Ghattas was sentenced to two years for smuggling cell phones to security prisoners in Ktzi'ot Prison.
In an effort to exemplify his charge that conditions are particularly inhumane in Israeli prisons, Zahalka said that since entering prison, Ghattas had not called him even once.
“As a security prisoner he has no outbound telephone calls,” Zahalka complained. “All the benefits given to a criminal prisoner such as open visits, holidays...and television channels are to be annulled for Ghattas because he is defined as a security prisoner.”
According to Zahalka however, the proposed legislation was submitted without Ghattas in mind but rather was done so strictly based on humanitarian considerations.
“I submitted it in order to establish norms of humane conditions for all prisoners in Israel,” he claimed. “The punishment is the denial of liberty, and in prison we need to provide a person with physical and humane conditions that do not harm his dignity.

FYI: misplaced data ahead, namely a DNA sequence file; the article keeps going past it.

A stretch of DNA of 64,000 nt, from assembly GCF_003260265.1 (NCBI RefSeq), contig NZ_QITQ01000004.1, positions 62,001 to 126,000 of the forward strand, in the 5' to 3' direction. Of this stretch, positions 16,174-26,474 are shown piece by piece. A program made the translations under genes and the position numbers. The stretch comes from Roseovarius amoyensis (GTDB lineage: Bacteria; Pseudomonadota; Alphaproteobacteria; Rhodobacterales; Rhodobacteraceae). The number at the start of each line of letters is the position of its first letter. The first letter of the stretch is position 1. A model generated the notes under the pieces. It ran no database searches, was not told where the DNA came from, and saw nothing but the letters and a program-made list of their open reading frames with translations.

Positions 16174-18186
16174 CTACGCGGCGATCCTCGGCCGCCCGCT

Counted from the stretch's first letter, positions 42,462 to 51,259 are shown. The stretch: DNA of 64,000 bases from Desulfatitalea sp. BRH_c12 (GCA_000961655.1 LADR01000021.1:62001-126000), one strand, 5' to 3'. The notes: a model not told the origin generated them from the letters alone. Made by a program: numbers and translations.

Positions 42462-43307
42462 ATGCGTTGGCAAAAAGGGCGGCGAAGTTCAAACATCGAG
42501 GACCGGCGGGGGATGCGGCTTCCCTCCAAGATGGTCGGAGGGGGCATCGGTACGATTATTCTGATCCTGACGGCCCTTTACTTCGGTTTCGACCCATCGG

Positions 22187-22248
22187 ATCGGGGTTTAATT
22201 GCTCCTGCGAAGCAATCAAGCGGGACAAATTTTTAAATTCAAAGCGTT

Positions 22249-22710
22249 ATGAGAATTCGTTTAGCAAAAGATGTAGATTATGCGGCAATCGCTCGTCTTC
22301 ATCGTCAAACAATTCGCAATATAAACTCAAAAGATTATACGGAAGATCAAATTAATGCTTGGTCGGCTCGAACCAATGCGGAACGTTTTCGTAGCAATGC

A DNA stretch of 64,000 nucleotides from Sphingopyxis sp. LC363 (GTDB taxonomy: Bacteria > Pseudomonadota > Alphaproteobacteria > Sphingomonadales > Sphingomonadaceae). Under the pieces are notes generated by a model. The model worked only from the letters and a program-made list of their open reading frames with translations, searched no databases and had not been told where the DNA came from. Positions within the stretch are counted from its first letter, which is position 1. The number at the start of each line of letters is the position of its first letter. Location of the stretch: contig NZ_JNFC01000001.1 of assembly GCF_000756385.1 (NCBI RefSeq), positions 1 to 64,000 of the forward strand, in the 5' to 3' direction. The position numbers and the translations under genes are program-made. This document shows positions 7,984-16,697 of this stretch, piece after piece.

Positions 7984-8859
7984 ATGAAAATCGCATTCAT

“For example, I suggested that security prisoners receive telephones that are under constant surveillance,” he said.
On Sunday, a report highlighted the difficult conditions under which prisoners are expected to live in jails throughout Israel.
The report, which examined the matter over 2016 and touches on 24 prison facilities and 10 detention centers in courts, found that prisoners dwell in areas stretching up to just 3 meters, compared to 8 meters in other western countries.